Grande Loge Symbolique Ecossaise (de France)

The history of the short lived Grande Loge Symbolique Ecossaise (1880-1911) is well documented. A book was even published about it.

The ‘Symbolic Scottish Grand Lodge’ came from the Grand Orient de France. The GOdF had already taken the progressive path by removing the obligation of faith for prospective members in 1877. Also the Bible would disappear from its lodges. Still there were members who thought that the GOdF didn’t move forward fast enough.

The first problem was the authority that the ‘higher degrees’ had over the ‘symbolic’ degrees (“craft” degrees as they are often called in English). Especially the conservative stance of the Supreme Council was a problem. In 1880 it came to a break and 12 lodges left the GOdF to found the Grande Loge Symbolique Ecossaise. As mentioned, the word “symbolique” referred to the first three degrees of Entered Apprentice, Fellowcraft and Master Mason.

Several attempts have been made to bring the lodges back under the GOdF and/or the Supreme Council and also with the Grande Loge de France, the latter was founded in 1894 as another split off of the GOdF.

The GLSE grew from 12 to 27 lodges between 1880 and 1894, but then some started to fold, others moved (back) to other obediences. Between 1909 and 1909 the GLSE had only one lodge left which eventually joined the GLdF.

Even though the GLSE was more progressive than the GOdF, the initiation of women remained a hot potato. Some lodges wanted to initiate women, most didn’t. Some lodges would press for lodges of adoption, but one lodge kept pushing to initiate women. In 1882 Marie Deraismes was initiated by a lodge that temporarily withdrew from the GLSE and intended to rejoin after the initiation. This didn’t quite work that way and Deraismes and Georges Martin would found their own mixed gender organisation.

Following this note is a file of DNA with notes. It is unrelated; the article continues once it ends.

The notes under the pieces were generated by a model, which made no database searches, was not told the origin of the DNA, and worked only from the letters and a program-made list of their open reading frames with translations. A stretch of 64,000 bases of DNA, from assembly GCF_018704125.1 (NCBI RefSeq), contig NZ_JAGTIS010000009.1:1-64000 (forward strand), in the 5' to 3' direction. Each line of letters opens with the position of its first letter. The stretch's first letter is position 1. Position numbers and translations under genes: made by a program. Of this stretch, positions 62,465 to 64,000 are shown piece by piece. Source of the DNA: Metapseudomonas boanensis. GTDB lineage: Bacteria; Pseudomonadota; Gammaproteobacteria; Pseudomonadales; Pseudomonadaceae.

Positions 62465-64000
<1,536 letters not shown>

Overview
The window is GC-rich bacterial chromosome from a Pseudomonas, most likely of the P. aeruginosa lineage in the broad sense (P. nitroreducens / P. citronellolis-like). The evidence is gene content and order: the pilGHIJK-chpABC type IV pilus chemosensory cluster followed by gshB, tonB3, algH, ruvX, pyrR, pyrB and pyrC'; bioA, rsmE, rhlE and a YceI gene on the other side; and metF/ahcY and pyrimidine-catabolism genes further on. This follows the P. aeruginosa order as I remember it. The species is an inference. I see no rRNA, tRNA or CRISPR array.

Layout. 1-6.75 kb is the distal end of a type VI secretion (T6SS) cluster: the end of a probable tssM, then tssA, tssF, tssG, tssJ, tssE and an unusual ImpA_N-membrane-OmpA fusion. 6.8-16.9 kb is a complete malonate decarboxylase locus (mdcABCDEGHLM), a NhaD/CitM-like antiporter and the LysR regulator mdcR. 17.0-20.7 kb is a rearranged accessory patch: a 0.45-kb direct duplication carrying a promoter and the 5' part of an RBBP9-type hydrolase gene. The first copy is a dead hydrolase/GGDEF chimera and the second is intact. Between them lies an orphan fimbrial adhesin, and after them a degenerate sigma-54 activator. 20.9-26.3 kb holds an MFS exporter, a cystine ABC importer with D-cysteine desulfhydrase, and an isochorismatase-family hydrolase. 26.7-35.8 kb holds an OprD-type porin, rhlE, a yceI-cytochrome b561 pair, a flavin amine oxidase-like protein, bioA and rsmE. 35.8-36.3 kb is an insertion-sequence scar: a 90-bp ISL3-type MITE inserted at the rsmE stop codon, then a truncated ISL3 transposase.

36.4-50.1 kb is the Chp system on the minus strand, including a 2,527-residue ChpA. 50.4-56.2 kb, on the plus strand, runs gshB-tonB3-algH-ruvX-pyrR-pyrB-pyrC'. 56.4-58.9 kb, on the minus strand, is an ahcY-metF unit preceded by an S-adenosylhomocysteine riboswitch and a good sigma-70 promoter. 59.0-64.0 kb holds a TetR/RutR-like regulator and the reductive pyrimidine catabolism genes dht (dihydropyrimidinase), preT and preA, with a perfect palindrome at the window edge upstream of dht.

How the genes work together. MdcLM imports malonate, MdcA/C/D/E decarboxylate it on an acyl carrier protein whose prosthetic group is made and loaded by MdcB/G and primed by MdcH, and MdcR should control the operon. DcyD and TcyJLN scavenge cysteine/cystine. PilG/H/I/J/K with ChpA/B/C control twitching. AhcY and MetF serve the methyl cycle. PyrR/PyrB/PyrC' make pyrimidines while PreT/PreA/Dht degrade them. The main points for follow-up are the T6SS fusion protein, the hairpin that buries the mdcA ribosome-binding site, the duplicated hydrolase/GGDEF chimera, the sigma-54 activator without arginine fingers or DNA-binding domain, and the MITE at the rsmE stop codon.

We already know that the two chose an almost identical name for the new organisation: “Grande Loge Symbolique Ecossaise de France – Le Droit Humain”, but it could also be said that “Le Droit Humain” was the name of the first lodge, so only “De France” was added to the name of the organisation that Martin and Deraismes came from.

It is often said that Martin took the rituals of the GLSE and edited them a little to create the first mixed gender ritual. Let’s compare the rituals.

Pretty similar so far.

It is obvious where Martin’s inspiration came from. So what about the rituals themselves?

The first pages of the initiation are the same, including the image of the steps all the way at the beginning. In the opening small differences can be seen. The GLSE “quelle heure est-il?” (‘what time is it?’), became “à quelle heure les App. Maç. ouvrent-ils leurs travaux?” (‘at what hours do apprentices get to work?’). Other sentences are slightly changed.

I have the GLSE ritual, but I don’t know the year of publication, so it is possible that it’s a -let’s say- 1910’ish version and that Martin used an older one. On to the initiation itself then.

Both rituals start with questions to be asked to the candidate before entering the lodge. There are minor differences in the text. The members of the lodge are address as brothers and sisters in Martin, but the candidate as “monsieur”. The many “interrogatoire”s (‘interrogations’) in Martin’s texts are already present in the GLSE ritual.

Then there is a remarkable detail: the journeys start in the centre. I thought this was a somewhat particular element in British early mixed gender Freemasonry, but now I see that Martin also had that element and that it came from his example ritual.

Martin kept to odd lay-out choices in the GLSE ritual, added a line here and there, edited another, but by and large the rituals are as similar as two revisions of the same ritual. The biggest differences is that the GLSE “batt.” became a “triple batt.” and that a wee bit of ritual is added just before the closing of the lodge.

In that ‘wee bit of ritual’ there is a part for the orator. There are also a few extra lines for the orator in the “cloture du trav.”. A relatively big addition is that Martin added the question if anybody present has anything to say, the moment for visitors to convey greetings.

Conclusion: Martin didn’t feel he had to change much to the ritual of the GLSE to start Le Droit Humain.

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